With Christmas now less than two weeks away, many of you reading this blog are still looking for great gift ideas for family and friends.
Perhaps you’ll want to treat them to an exciting, innovative new Xbox ONE.
Maybe you’ll opt to give them the gift of wearable tech, such as Samsung’s Galaxy Gear or Google Glass.
Or you may decide to head to the nearest Apple Store, and pick up a new iPad Air, an iPhone 5, or something else from those crazy-cool, cutting-edge-creative, Cupertino, California-based elves over at Apple.
If you don’t know how to get to your local Apple Store, chances are you’ll use some sort of GPS device to guide you there.
And once you ARE there, you’ll now have a new sort of in-store GPS to guide you around, thanks to the ever-innovative folks at Apple.
Apple is calling it iBeacon, and many observers are calling it various shades of brilliant.
On Dec. 6, Apple began using iBeacon at its 254 stores across America to send customers messages about products, events and other information – all tailored to where the customer is situated within the store. To take advantage of this cool new in-store, location-based technology, all customers need to do is download an Apple Store app – and have operational Bluetooth and the latest operating system, iOS 7. You also, of course, must provide permission to “be tracked” by iBeacon.
If you’re set up and in store, then, you may walk by an iPhone table, and receive a message asking you if you want to upgrade to a newer iPhone model. Or you might receive a message letting you know that your iPad Air is ready for pickup, then be able to retrieve it simply by showing a clerk the message on your smartphone screen.
According to a recent Associated Press story about iBeacon, Apple has installed around 20 iBeacon transmitters, some of which are actually iPhones and iPads (each of those devices, from iPhone 4S and third-generation iPad and on, comes with iBeacon capability, as part of iOS 7), in its bustling, world-famous, 24-hour Apple Store on Fifth Avenue. The transmitters use Bluetooth wireless technology to provide your phone more precise information about your location – information that isn’t possible with GPS, which is not good at distinguishing between locations that are just a few feet apart, or any indoor applications, for that matter.
No word yet, however, if iBeacon will employ commanding celebrity voices such as Mr. T.
But what if you didn’t even have to find your way to the Apple Store (with the help of your GPS, with or without Mr. T), or bother to be guided around (by iBeacon) once you were there, in order to receive a great new Apple product, delivered right to your door?
Of course, you can already do this. And few companies have mastered the art of the delivery better than Seattle-area innovator Amazon. And if you’re Amazon Prime customers/members like we are, you love the perks like free shipping.
But if Amazon’s own innovators are to be believed, before too long, you won’t even have to deal with a human driver in order to receive your order. Instead, an Amazon Prime Air unmanned aircraft (also known as a “drone”) will do all the dirty delivery work.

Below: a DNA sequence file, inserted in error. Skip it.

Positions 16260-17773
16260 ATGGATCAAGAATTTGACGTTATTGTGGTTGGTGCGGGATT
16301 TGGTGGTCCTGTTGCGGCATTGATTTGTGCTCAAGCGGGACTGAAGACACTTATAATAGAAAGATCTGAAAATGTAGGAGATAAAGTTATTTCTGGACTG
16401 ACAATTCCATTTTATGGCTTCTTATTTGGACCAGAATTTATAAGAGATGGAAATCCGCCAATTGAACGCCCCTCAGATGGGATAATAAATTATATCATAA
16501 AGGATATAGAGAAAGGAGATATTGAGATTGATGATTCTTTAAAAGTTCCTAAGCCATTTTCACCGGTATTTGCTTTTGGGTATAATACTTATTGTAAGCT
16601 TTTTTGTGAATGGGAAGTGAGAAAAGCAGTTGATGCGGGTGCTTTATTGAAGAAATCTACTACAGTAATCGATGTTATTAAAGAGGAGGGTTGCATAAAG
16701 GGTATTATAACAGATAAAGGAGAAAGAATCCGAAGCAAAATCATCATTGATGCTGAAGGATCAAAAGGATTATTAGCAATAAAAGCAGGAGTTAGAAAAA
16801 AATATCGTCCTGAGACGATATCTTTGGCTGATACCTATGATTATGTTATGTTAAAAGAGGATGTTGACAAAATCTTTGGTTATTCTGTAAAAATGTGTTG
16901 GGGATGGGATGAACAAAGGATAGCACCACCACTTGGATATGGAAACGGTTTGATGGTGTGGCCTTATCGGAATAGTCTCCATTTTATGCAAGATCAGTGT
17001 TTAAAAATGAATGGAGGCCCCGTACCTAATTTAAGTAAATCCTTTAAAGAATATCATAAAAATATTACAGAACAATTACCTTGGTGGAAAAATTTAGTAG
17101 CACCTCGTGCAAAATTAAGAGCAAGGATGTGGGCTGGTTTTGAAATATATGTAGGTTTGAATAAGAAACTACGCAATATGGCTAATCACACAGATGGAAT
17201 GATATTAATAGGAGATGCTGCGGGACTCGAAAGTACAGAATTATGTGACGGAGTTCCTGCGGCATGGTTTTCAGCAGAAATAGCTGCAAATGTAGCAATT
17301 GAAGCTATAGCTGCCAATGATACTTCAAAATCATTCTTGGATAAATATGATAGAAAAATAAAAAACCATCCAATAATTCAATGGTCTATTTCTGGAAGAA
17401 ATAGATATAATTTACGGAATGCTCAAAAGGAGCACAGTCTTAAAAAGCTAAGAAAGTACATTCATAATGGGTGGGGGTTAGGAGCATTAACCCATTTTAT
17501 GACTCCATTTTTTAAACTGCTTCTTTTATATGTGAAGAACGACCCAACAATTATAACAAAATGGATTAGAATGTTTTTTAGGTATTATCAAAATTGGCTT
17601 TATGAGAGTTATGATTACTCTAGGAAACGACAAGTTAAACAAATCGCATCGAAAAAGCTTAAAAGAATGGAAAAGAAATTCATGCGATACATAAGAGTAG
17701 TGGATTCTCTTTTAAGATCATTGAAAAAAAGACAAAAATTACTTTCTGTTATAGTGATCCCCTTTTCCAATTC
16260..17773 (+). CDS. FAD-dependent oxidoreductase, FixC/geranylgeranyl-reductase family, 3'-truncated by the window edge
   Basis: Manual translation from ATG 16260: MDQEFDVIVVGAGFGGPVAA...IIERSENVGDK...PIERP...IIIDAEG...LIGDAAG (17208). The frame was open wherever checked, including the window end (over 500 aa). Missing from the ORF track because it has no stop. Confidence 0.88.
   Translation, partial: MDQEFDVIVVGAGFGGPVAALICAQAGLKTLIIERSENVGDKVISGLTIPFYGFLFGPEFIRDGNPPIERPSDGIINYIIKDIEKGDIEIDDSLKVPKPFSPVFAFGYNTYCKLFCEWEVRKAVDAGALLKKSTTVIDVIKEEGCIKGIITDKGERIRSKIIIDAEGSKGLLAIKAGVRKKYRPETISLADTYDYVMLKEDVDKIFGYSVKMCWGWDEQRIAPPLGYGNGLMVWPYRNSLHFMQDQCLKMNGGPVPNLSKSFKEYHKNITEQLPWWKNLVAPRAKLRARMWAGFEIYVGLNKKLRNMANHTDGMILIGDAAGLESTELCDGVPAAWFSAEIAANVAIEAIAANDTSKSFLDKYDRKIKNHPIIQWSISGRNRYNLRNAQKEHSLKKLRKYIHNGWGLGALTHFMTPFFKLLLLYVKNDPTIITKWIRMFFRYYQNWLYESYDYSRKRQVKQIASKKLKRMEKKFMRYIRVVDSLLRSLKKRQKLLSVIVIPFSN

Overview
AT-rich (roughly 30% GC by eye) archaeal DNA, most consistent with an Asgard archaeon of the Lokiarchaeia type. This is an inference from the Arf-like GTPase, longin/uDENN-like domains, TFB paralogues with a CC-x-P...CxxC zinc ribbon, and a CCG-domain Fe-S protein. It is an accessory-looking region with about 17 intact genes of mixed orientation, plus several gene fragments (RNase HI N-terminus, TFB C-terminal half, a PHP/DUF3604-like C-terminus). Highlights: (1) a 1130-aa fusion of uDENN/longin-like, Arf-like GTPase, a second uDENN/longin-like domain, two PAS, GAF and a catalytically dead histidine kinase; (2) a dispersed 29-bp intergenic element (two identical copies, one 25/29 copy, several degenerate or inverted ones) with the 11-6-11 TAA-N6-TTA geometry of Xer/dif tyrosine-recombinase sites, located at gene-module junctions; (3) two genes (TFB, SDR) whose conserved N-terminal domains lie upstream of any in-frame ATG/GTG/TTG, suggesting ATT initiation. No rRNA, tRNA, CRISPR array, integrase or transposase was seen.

Unlike iBeacon, Amazon Prime Air drones aren’t operating to make consumers’ lives easier as we type. And more than one observer believes that the Cyber Monday announcement of plans to launch Prime Air – via CBS’ iconic news program “60 Minutes,” nonetheless – was either a brilliant publicity stunt on the part of CEO Jeff Bezos, or simply too fraught with complications and hurdles to ever really get off the ground.
According to Bezos in the “60 Minutes” interview, Amazon’s Prime Air unmanned vehicles are capable of carrying and delivering packages that weigh up to five pounds – which covers around 86% of the packages and items Amazon currently delivers. Bezos said the drones Amazon is currently testing have a limited range, around 10 miles, but have no need at all for humans to control them – thanks to sophisticated GPS technology. No word yet whether Mr. T would bark out directional orders to the drone, either pre-flight or mid-air.
The most obvious benefit of Prime Air delivery would be the immediacy and speed, of course. According to Bezos, the locally-based and -routed Prime Air vehicles would deliver orders to customers in a mere 30 minutes or less after they place their order online. Of course, for Amazon, the cost-saving benefits could be equally great. The company spent nearly $2.9 billion last year on shipping costs – or some 4.7% of its net sales.
Whether or not Prime Air ever takes flight, the announcement and subsequent massive media coverage alone should be a boost and boon to Amazon, which is already expected to rack up huge holiday revenues. And even the mere possibility of something happening sometime soon seems to further blur the lines between classic science-fiction and modern-day reality.
These are just some of the many amazing innovations we should expect to become standard sometime sooner rather than later, in addition to things like mobile voice commerce. We are indeed living in amazing, interesting and fascinating times, after all.
What are YOUR thoughts on new developments like iBeacon and Prime Air? And what creative, cool, smart, savvy, tech-type Holiday gifts will you be buying here in the last month of 2013?
Let us know in the comments section below this blog. We welcome any and all gift-giving tips, too. There’s still time.